I’m thankful for my husband who does everything for us, and who doesn’t back out when he returns home in the evening and sees the crazy that is waiting for him inside.
I’m thankful for my kids, who fill my heart, and make me try harder every day.
I’m thankful for this wonderful community I’ve found online. I have virtual shoulders to cry on, and new friends to laugh with. You’re amazing, and it is a privilege to walk this path with you.
I’m thankful for those who get it.
I’m thankful for Skype. It kept me connected to my long-distance boyfriend until marriage, my husband in a war zone, and my parents on another continent. It has allowed me to meet my niece and nephew. It is one thing to talk to someone, and another wonderful thing entirely to see them in real time. I mean it when I say I can’t imagine living this life without it.
I’m thankful that this holiday is not a UK tradition, so I can legitimately delegate all responsibility for it to my husband.
I’m thankful to whoever posted a gluten-free play dough recipe, which gave me the precious time to write this.
Last of all, I’m thankful to you for reading this. Thank you for caring enough to read my ramblings these last few months.
Dear Future Me,
I’ve been wanting to have this chat with you for a while now. You see, Present Me is having a hard time making decisions lately. I feel the huge, heaving consequences of every choice. Every minor detail feels like a fork in the road, and I don’t know which way to go. I’m not even sure I’m the one who is driving any more, nor do I even know where I’m hoping to get to. Are you like this, Future Me? Or do you have it all figured out? I like to imagine so. I like to imagine that you have a suave confidence, a trust in your decisions. I’d like to see that, rather than soliciting endless advice that leaves us more confused.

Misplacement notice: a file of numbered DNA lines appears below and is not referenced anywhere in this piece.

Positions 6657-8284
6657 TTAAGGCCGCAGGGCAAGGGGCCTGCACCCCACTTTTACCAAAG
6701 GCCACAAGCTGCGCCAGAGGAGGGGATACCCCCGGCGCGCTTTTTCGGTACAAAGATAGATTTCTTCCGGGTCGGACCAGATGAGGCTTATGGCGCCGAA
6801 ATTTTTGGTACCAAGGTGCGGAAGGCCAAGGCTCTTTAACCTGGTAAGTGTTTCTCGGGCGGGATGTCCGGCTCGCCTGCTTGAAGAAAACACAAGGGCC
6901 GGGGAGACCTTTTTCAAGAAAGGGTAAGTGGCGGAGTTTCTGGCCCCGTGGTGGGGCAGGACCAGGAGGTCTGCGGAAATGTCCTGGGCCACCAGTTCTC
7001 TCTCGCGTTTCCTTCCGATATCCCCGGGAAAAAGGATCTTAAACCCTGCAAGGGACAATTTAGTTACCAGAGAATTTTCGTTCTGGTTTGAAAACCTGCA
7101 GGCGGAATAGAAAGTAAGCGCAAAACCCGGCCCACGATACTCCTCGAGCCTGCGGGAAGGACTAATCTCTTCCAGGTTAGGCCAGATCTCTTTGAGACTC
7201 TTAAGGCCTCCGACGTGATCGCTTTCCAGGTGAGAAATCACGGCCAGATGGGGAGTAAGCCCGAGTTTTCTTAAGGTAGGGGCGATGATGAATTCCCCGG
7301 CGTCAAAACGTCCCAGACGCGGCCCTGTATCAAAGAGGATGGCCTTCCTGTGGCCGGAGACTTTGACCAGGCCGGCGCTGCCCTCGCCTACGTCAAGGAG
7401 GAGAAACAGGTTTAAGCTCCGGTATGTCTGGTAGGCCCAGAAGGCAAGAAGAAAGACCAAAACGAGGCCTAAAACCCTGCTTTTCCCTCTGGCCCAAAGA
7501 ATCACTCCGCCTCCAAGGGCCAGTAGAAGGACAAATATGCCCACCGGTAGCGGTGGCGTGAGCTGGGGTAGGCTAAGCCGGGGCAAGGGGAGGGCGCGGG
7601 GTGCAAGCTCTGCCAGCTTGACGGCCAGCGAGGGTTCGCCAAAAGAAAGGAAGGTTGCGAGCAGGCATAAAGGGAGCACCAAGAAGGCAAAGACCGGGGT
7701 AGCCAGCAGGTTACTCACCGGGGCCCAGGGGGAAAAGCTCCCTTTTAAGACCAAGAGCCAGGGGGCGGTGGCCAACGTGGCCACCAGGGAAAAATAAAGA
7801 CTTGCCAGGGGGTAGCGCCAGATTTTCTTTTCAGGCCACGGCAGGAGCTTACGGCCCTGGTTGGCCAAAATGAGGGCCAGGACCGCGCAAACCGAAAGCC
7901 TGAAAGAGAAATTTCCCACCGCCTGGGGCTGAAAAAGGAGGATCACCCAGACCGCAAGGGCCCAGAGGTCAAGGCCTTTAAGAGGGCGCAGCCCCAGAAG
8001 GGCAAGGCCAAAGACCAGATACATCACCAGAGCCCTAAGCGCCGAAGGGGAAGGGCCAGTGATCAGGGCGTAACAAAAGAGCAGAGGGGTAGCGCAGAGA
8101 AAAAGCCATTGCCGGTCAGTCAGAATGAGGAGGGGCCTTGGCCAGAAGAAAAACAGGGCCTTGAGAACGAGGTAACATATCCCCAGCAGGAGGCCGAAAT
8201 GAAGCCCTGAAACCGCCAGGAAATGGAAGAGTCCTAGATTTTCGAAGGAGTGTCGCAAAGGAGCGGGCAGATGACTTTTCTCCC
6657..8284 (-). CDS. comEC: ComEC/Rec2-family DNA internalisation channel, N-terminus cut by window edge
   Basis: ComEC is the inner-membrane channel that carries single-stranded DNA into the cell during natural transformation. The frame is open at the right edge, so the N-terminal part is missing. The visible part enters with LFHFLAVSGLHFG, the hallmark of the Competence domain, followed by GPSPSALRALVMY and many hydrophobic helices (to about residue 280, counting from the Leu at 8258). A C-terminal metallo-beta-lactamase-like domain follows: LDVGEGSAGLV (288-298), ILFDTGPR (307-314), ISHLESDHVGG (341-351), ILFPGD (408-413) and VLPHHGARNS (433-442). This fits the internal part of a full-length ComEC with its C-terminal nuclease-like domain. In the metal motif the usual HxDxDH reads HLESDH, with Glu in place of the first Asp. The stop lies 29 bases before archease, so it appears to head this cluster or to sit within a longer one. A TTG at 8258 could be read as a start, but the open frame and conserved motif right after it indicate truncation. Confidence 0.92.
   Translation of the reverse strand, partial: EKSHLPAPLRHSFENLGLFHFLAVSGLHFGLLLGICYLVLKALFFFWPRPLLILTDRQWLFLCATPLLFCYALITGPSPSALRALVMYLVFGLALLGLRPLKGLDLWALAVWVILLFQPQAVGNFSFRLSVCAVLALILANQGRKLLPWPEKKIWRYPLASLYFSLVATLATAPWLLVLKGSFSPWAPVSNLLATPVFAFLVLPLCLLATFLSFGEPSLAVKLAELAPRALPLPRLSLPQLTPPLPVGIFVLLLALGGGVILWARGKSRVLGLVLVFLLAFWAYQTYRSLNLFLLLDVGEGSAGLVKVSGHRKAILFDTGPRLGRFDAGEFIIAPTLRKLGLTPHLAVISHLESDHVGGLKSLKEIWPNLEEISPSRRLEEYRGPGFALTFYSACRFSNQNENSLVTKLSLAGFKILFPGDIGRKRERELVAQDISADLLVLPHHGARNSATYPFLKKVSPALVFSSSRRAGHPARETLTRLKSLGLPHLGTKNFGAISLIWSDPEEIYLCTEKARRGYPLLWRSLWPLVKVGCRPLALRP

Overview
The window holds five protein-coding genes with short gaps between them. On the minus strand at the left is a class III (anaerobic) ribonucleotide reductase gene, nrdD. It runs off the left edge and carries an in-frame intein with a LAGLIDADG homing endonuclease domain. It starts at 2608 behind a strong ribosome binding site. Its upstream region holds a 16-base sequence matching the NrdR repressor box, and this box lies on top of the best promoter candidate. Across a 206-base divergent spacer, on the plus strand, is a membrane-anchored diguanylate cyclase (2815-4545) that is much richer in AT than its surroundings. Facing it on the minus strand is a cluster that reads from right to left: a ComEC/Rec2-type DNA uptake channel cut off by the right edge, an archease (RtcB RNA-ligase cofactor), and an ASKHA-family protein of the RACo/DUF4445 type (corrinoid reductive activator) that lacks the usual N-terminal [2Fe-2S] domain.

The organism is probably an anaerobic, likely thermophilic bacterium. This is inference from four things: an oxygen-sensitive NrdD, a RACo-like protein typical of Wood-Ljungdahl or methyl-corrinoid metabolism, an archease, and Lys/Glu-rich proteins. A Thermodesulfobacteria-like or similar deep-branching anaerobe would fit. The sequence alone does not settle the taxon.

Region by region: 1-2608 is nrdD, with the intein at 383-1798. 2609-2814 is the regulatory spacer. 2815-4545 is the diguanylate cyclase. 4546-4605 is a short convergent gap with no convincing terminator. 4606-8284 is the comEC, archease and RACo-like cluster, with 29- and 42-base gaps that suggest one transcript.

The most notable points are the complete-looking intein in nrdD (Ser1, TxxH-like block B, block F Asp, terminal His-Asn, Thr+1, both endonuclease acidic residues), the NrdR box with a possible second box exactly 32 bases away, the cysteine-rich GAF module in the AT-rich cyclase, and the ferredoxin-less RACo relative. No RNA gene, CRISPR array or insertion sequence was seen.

If you do have everything worked out, Future Me, would you mind sharing some of your secrets? Is it too much to want to join in the courage of your convictions? Have you already done that, once before? That time right after we returned to the US, and I took Pudding to the pediatrician. When I shared that I thought something was unusual about the way Pudding talked, and the way she played with other children. When that doctor told me I had nothing to worry about, was it you who whispered that she had it wrong, to trust in my instincts? If that was you, can you do it again? The uncertainty is too much, and you seem to know so much more. Can you help a sister out?
If I do it wrong, if I make mistakes, will you be forgiving? Is that who you are? Will you tell me I did the best that I could? Or will you choose to berate me for going the wrong way. Will all the ramifications fall at Past Me’s feet?
Is this all part of the journey? That I need to learn that I don’t know everything, that I’m going to try things that turn out to be mistakes, and that is okay. Is that your message? I’m sure there is a kinder way, Future Me. I’m finding you kind of annoying, when did that happen? Can you tell me what will happen with the kids? What do we need to do for them, what do we need to stop doing? What helps, and what hinders? You won’t even say that, Future Me? Do you even know? Is that why you stay so silent? You know nothing, in your omniscience.
One last thing, Future Me. Will it be okay? No reply?
No need. Watch out, Future Me. Present Me is coming quick on your heels (I hope you are wearing nice shoes by now).